Looking on as, all around us, the collapse accelerates.
In the distant future, as Gibbon did, some historian will stick his wrinkled finger on a calendar date and pronounce “and on this date, the United States of America fell.” If by some miracle I were to witness the event, I would not be surprised if that date was already in our past. Historians have the benefit of hindsight, but also of not living in the aquarium they spend their lives researching. Some say Rome fell in 476, as a puppet emperor was deposed and sent into retirement. Did Roman citizens know this was an ending of things? No. To them the real emperor resided in Constantinople. Since they had first drawn breath, all power resided there, in New Rome. Old Rome had been a shadow for generations, and even in Italy, rule had long been pronounced from Ravenna, itself far less important than the economically powerful East.
Justinian the Great thought himself the Emperor of the Romans and ruled over the Mediterranean shores as tightly as many of his predecessors, more than half a century after the fall. What changed, then, on that day historians marked? Symbols changed; I suppose. We see discontinuity, but there was none. We see change, but such change was gradual, the product of generations.
The point is essentially arbitrary. A finger found its way to a date on a calendar, one small event in a sequence of centuries, and thus was it pronounced: Rome has fallen.
Look out of your window and see urban gentrification, perhaps. Or peaceful suburbia. Perhaps you see farm fields, forests, or the unbroken concrete towers of the projects – those never particularly peaceful, but no worse, perhaps, than you recall in your youth. America outwardly looks like America.
On the Internet, however, it is every cyberpunk dystopian hellhole ever conceived. And worse, perhaps. The things that lie beneath on Twitter should scare anybody.
A video was posted the other day of two thieves conducting an armed robbery. One of the victims pulled out a handgun and shot one of the thieves. You could tell the affiliation of every commenter. Their cultural and moral values were so diametrically opposed that nothing could unite them. To the Leftist, this was a great tragedy, and the victim was evil for killing some presumably poor person for the crime of attempting to feed themselves and resist systemic oppression. To the Rightist, the armed robber had forfeited his life the moment he drew that weapon and attempted to steal someone else’s possessions. The shooter was to be commended for eliminating such a clearly deficient specimen.
In a way, it does not even matter which one was right, though I suspect my readers would have a strong opinion. What matters is the diametrically opposed viewpoints, the hatred and vitriol thrown back and forth between people who are theoretically of the same nation, the same cultural stew. Of course, they are not of the same milieu, not truly. We know that now. Was it always this way, and the Internet just exposed it? I do not know. Maybe.
Regardless, there is no peace beyond the wifi.
Yet the fragile peace – with its occasional flare-ups – that holds in the real world cannot hold forever. What will happen if that dam ever bursts? If all the animus, hatred, and vitriol of social media crosses into reality?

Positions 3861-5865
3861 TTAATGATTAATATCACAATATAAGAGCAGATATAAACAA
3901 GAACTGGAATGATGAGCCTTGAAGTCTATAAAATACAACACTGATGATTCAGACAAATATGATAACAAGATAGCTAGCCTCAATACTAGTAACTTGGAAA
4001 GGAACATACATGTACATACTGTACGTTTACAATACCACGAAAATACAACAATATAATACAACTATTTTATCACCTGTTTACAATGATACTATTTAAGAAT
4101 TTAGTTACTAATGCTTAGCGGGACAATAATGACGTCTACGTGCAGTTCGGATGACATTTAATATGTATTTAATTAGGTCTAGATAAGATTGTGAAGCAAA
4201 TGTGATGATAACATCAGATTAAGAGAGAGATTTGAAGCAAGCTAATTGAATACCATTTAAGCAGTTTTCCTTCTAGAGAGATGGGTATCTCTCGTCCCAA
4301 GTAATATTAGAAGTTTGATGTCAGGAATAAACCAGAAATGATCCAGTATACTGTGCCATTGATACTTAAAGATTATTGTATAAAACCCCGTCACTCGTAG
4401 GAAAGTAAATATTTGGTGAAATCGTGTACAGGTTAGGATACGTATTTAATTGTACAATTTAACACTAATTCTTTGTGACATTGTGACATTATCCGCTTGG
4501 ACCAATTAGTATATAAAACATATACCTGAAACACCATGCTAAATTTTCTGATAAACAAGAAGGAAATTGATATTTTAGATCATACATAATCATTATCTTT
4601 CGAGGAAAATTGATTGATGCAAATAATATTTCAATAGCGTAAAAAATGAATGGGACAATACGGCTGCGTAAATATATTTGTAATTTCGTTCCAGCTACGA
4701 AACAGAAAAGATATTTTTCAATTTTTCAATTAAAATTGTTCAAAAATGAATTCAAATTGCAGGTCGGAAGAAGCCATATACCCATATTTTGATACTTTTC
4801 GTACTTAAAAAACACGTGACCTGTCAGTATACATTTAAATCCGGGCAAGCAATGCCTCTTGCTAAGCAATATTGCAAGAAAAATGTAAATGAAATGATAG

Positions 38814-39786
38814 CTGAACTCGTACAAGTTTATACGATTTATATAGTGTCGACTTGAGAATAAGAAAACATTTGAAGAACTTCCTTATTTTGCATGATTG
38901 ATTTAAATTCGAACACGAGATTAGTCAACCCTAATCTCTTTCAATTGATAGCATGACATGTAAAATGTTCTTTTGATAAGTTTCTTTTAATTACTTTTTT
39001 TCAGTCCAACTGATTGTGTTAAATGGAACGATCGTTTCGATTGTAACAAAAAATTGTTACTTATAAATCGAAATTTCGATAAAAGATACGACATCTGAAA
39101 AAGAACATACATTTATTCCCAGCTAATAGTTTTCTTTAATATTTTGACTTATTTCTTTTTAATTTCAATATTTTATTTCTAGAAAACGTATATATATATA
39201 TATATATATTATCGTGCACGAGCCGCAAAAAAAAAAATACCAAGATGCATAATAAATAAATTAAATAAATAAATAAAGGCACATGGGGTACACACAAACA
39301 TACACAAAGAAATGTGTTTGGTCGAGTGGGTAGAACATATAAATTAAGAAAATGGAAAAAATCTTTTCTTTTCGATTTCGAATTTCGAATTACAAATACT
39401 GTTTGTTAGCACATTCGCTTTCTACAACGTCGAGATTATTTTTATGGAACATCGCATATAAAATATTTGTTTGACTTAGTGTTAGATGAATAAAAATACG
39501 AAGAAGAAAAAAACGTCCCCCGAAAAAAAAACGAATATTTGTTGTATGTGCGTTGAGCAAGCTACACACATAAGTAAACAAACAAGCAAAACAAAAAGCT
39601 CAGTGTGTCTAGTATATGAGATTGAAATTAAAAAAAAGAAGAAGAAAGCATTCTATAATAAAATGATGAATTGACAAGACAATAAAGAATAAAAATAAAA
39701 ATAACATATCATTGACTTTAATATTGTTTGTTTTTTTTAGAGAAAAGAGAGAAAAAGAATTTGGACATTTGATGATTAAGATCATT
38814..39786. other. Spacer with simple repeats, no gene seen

Driving down the street, look at the signs. MAGA signs never taken down. Declarations that this house or that house believes in the core tenets of Progressive Faith. Screaming matches over mask and vaccination policies. The peace in the real world stands on the edge of a knife. Everyone fears to cross the line, to admit openly what they know privately: these are not my countrymen. These are not my people. I do not like them, and they never liked me. They do not share my values, and I do not share theirs. We have nothing in common.
What happens when all pretenses are stripped away?
Someday, the historians will look back on our history, and they will find a moment – perhaps one as seemingly-insignificant as the deposition of a minor puppet ruler in Italy was to the story of Rome – and they will say “this is the day America was cleaved in two.”
Perhaps those same historians will say of the Cold War that both the USSR and the USA fell, the former due to economics and the latter due to cultural infighting. Perhaps like the ancient fall of Sassanid Persia and the diminishing of Byzantium. Or perhaps it will be seen as something entirely different. We live in the aquarium they will someday comment on. None of us will live to know.
Regardless, there is no singular America, not anymore. Only the outward appearance still exists – and only so long as the waning pretenses of peace last in the real world. Not forever, I imagine. Perhaps not even very long.
Those “waning pretenses of peace” hold solely because Real Americans, some unknown percentage of them at any rate, still want it to. It will last not one minute past the moment when the last thread of their patience has snapped, the last tatterdemalion remnant of their natural optimism and restraint has been ripped to pieces. And then, it’s Katy bar the door: open season on shitlibs, no bag limit, no ammo restrictions. Weapons free, and happy hunting!
The really remarkable thing to me is how the Collectivists, whether from arrogance or blind stupidity, insist so mulishly on keeping the pedal firmly to the metal in spite of absolutely everything. It’s as if they’re completely unaware of Dead Man’s Curve looming closer and closer just down the road, and that they’re already going much too fast to negotiate it safely and avoid a horrific crash. Human civilization has traveled this same road many times before; its hazards are known, the roadmap accurate, specific, and crystal clear. They KNOW what comes next, what has always come next. Yet still, they persist. It’s mind-blowing, is what it is.